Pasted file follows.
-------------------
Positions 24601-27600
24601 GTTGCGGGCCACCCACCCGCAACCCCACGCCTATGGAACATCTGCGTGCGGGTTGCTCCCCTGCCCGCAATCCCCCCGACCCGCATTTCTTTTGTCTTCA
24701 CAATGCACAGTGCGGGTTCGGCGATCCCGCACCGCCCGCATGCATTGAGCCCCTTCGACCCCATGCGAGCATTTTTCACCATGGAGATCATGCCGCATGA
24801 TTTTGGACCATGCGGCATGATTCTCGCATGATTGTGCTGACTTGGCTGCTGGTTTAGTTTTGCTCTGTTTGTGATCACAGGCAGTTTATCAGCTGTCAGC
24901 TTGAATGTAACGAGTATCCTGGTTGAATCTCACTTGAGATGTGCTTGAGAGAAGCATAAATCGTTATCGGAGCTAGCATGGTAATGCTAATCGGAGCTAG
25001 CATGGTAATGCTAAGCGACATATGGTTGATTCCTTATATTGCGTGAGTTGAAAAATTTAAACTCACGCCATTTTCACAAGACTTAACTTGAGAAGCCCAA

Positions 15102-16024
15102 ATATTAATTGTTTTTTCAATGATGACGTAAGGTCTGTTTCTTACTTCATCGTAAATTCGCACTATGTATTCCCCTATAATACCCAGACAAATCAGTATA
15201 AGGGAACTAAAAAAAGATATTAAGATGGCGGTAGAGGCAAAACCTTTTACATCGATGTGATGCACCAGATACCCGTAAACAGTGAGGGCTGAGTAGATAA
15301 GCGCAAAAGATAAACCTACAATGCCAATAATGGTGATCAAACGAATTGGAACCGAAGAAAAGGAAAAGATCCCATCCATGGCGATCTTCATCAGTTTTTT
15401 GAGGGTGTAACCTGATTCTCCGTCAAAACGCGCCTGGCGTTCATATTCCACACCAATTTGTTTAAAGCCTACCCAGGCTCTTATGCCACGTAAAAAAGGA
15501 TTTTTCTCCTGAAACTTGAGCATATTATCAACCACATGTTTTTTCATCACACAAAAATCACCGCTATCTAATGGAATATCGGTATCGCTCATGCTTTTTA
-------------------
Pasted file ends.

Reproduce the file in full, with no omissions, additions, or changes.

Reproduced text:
Positions 24601-27600
24601 GTTGCGGGCCACCCACCCGCAACCCCACGCCTATGGAACATCTGCGTGCGGGTTGCTCCCCTGCCCGCAATCCCCCCGACCCGCATTTCTTTTGTCTTCA
24701 CAATGCACAGTGCGGGTTCGGCGATCCCGCACCGCCCGCATGCATTGAGCCCCTTCGACCCCATGCGAGCATTTTTCACCATGGAGATCATGCCGCATGA
24801 TTTTGGACCATGCGGCATGATTCTCGCATGATTGTGCTGACTTGGCTGCTGGTTTAGTTTTGCTCTGTTTGTGATCACAGGCAGTTTATCAGCTGTCAGC
24901 TTGAATGTAACGAGTATCCTGGTTGAATCTCACTTGAGATGTGCTTGAGAGAAGCATAAATCGTTATCGGAGCTAGCATGGTAATGCTAATCGGAGCTAG
25001 CATGGTAATGCTAAGCGACATATGGTTGATTCCTTATATTGCGTGAGTTGAAAAATTTAAACTCACGCCATTTTCACAAGACTTAACTTGAGAAGCCCAA

Positions 15102-16024
15102 ATATTAATTGTTTTTTCAATGATGACGTAAGGTCTGTTTCTTACTTCATCGTAAATTCGCACTATGTATTCCCCTATAATACCCAGACAAATCAGTATA
15201 AGGGAACTAAAAAAAGATATTAAGATGGCGGTAGAGGCAAAACCTTTTACATCGATGTGATGCACCAGATACCCGTAAACAGTGAGGGCTGAGTAGATAA
15301 GCGCAAAAGATAAACCTACAATGCCAATAATGGTGATCAAACGAATTGGAACCGAAGAAAAGGAAAAGATCCCATCCATGGCGATCTTCATCAGTTTTTT
15401 GAGGGTGTAACCTGATTCTCCGTCAAAACGCGCCTGGCGTTCATATTCCACACCAATTTGTTTAAAGCCTACCCAGGCTCTTATGCCACGTAAAAAAGGA
15501 TTTTTCTCCTGAAACTTGAGCATATTATCAACCACATGTTTTTTCATCACACAAAAATCACCGCTATCTAATGGAATATCGGTATCGCTCATGCTTTTTA